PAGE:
Love Lights honors and remembers families

From left to right Rhonda Cerullo, Stephanie Lane and Jenifer Suehs-Vassel

BUCKHANNON — “Our ceremony for Love Lights is to honor and remember our families and loved ones they had to honor them in their remembrance,” Stephanie Lane the social worker for West Virginia Hospice said. On Dec. 3 the hospice gathered their community at the Wesley Chapel to remember people who had passed in the last year and invited families to speak about their relatives and their experiences with West Virginia Hospice.
Lane said Love Lights is also meant to help raise awareness about the Hospice Promise Foundation.

“The foundation is used to help families pay funeral expenses, to pay a bills, if they need something along the time we had them in service or if they needed a special item,” Lane said.  “We provide medical equipment but there are some things that are not covered.”

The first speaker at Love Lights was Susan Harsh who spoke about how her mother Roseann Marshall had been part of the hospice community.

“I lost my mom and the time hospice gave my mom gave us so much comfort and joy,” Harsh said. “I know when she was sick, we were deciding what to do and what would be the best choice. We were so at peace with our decision to have someone come in and say we are here and we want to help you.

“I had been taking care of my mom for about 10 years and it was mostly by myself and to have someone to come in and say we want to help you is the best thing you can hear when you’ve been care giving and scared and not knowing what is going to happen.”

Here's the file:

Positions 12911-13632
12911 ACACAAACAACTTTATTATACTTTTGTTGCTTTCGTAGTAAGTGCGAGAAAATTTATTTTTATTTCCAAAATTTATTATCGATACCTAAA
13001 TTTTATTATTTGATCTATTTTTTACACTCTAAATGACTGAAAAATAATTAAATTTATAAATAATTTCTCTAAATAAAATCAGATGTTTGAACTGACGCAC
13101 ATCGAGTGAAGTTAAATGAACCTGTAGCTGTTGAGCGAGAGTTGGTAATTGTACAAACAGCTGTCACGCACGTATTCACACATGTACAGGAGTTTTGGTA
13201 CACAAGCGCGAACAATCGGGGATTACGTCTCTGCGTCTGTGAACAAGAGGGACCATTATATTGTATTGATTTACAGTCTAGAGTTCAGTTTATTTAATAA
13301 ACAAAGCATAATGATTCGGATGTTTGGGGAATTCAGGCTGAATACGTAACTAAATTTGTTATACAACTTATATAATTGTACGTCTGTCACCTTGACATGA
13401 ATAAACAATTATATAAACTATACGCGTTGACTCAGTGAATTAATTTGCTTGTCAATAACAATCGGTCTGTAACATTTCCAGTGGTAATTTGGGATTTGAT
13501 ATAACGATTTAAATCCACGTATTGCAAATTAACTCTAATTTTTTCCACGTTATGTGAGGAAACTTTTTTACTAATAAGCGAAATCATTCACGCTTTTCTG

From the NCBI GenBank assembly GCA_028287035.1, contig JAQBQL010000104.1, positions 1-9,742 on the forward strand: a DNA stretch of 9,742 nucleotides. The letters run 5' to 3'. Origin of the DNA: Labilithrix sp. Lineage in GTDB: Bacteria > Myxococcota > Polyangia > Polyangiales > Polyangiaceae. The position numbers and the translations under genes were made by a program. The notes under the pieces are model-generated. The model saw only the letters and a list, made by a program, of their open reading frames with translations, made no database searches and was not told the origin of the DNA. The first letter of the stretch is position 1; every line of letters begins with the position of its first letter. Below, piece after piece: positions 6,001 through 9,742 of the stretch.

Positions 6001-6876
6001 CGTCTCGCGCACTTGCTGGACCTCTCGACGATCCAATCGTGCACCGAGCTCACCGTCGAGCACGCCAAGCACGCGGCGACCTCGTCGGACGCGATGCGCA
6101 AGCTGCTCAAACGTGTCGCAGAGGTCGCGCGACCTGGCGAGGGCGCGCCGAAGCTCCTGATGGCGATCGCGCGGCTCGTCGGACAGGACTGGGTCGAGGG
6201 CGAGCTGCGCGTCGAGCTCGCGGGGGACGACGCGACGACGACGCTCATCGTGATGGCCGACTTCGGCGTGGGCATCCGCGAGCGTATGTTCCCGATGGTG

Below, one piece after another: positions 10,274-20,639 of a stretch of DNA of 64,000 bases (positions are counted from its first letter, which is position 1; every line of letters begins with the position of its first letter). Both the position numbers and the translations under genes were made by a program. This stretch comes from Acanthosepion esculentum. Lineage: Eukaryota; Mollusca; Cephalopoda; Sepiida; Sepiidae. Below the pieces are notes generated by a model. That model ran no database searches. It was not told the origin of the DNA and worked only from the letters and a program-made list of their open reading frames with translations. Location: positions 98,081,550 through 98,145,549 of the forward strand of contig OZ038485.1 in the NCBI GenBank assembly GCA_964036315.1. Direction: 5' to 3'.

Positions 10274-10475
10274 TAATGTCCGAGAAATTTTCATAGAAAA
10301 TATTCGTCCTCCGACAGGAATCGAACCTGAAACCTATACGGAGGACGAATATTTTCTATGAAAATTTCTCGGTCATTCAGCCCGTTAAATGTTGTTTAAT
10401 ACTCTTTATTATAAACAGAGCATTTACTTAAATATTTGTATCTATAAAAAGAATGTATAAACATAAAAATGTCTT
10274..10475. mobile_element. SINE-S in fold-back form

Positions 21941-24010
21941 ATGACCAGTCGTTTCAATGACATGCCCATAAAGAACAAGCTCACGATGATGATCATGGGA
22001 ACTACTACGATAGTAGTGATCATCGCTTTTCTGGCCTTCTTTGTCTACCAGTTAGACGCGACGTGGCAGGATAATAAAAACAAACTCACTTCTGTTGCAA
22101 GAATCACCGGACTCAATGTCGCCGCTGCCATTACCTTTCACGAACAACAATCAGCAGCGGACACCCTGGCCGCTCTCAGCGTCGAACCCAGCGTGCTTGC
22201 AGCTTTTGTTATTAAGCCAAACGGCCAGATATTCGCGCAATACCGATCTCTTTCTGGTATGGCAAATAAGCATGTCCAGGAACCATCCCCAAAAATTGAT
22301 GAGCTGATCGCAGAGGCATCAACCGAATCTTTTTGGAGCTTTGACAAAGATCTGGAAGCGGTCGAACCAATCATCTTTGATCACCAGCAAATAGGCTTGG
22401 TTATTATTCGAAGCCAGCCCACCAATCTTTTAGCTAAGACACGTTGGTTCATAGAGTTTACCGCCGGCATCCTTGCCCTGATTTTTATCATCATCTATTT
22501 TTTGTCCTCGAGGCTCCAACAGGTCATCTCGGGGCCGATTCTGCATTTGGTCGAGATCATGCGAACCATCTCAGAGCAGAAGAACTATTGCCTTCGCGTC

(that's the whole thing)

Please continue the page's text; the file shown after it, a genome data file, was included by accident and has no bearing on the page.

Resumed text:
Harsh said she thinks having other people in her mother’s life helped her.

“Just to see her interacting with people that were not me and not her family and for her to see that someone cared for her was the best gift that hospice could ever give,” Harsh said.

Chrissy Hull’s mother Carol Lanham entered hospice in 2015.

“We had spent Thanksgiving in WVU, in the hospital, and she was told her next chemo treatment would probably end her right back there and she looked at me and said I want to go home,” Hull said. “I made some calls and I said I need help. We came home with hospice, it was the best choice we could have made. She got to spend the holidays with her family at home.”

Hull said her mother started a bucket list when she got home and they completed it together.

“She flew an airplane, drove a Harley Davidson motorcycle and I never thought I’d see that, but it happened,” Hull said. “She had fun doing it.”

Rhonda Cerullo is the daughter-in-law to Emerick and Antoinette Cerullo.

“Anybody that knew my mother-in-law knew she was the closest thing to a saint that you could ever find, Cerullo said.  “My father-in-law was something else, he always made everyone laugh. There are so many stories we could tell.”

Cerullo talked about the four people from the Hospice who impacted their lives the most.

“We were blessed by four angels and we can’t give them enough praise, Jennifer, Stephanie, Meagan and Marsha. You will always be a big part of our lives forever,” Cerullo said.  “When mama passed you all came to us with the compassion we needed at that time.”

The Love Lights event ended in prayer, the singing of “This Little Light of Mine” and the lighting of the Christmas tree.

The tree that is lit in the Wesley Chapel will remain lit until the end of December.

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